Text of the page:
Internal Audit:It is an independent appraisal activity established within an organization as a service to it. It is a control which functions by examining and evaluating the adequacy and effectiveness of other controls; a management tool which analyses the effectiveness of all parts of an entity’s operations and management.’ (CIMA’s Management Accounting Official Terminology)
Monitoring:According to CIMA, it is a process that assesses the quality of the system’s performance over time.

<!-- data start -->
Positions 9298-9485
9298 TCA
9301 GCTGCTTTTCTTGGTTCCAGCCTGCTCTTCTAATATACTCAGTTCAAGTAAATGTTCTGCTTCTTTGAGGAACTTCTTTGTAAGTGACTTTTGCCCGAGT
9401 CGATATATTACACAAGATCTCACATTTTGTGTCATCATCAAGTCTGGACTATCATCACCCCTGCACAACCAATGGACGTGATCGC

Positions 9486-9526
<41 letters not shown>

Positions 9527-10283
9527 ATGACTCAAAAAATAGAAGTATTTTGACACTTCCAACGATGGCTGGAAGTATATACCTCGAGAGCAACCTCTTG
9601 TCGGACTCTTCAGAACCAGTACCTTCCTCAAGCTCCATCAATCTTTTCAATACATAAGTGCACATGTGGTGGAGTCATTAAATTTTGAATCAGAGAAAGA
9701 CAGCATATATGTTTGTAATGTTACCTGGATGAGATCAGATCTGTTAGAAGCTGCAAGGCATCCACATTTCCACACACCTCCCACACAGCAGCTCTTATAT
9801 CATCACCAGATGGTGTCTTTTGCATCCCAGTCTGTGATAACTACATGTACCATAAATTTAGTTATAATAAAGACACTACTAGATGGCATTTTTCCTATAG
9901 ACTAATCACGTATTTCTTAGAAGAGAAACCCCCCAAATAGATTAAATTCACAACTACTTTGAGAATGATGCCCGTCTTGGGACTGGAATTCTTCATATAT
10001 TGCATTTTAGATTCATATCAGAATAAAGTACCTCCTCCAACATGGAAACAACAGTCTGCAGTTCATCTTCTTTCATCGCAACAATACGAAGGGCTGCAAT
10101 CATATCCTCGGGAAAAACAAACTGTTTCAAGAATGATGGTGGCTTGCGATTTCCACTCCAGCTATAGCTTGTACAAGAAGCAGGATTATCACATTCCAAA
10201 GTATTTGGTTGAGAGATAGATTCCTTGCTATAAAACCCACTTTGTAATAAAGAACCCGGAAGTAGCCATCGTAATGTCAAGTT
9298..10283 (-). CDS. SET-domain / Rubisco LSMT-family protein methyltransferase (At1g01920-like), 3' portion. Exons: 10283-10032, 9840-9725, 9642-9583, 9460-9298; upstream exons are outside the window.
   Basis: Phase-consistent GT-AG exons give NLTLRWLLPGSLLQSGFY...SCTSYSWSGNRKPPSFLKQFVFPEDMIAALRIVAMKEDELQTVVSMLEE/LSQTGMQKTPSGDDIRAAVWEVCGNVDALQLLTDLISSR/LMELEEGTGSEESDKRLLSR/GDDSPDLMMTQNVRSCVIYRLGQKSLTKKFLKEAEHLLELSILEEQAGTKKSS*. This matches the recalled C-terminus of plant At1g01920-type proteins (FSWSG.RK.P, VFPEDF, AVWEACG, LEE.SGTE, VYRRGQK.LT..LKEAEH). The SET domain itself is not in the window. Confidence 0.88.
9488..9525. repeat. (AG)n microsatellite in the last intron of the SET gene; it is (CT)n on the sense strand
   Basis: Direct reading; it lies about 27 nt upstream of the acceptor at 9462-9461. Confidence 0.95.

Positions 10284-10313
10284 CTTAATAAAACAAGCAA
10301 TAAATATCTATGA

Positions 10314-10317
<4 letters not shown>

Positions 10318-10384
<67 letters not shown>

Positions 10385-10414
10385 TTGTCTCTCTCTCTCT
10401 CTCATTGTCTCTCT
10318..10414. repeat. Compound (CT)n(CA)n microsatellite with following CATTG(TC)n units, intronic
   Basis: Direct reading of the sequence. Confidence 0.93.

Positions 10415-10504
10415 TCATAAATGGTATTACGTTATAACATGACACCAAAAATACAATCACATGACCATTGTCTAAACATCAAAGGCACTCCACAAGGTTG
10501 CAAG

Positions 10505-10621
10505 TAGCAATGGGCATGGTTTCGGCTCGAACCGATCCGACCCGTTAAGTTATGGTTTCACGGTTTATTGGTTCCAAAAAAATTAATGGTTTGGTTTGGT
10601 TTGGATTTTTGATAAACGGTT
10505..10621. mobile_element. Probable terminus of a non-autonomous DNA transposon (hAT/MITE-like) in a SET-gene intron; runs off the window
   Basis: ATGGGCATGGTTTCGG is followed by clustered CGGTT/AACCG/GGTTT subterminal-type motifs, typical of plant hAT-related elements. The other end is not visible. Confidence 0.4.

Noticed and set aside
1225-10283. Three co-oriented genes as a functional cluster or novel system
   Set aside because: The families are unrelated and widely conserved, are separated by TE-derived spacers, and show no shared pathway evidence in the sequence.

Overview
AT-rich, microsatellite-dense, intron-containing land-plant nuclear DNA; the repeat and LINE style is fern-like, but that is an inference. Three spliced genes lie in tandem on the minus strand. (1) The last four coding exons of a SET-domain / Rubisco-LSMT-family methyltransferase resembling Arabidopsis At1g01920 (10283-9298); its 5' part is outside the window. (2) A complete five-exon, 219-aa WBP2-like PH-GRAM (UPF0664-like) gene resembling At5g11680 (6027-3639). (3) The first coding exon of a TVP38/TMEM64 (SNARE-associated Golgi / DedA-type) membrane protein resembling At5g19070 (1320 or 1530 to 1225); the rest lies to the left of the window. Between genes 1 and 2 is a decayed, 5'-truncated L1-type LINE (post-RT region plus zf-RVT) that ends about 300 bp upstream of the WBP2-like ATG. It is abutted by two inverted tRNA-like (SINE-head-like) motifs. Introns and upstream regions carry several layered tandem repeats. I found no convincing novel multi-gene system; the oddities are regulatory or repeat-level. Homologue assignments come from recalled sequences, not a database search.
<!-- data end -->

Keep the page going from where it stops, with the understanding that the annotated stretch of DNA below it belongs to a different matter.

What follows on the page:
According to Sunny, New Palta and Root. It can be defined as the final internal control standards, which assess the quality of performance.
Control Environment:According to the first internal control standard, it relates to the departments that set a positive and supportive attitude towards internal control and conscientious management.
Reasonable Assurance Concept: It refers to the fact that internal controls even when they are appropriately designed and operating effectively cannot provide absolute assurance of achieving control objectives.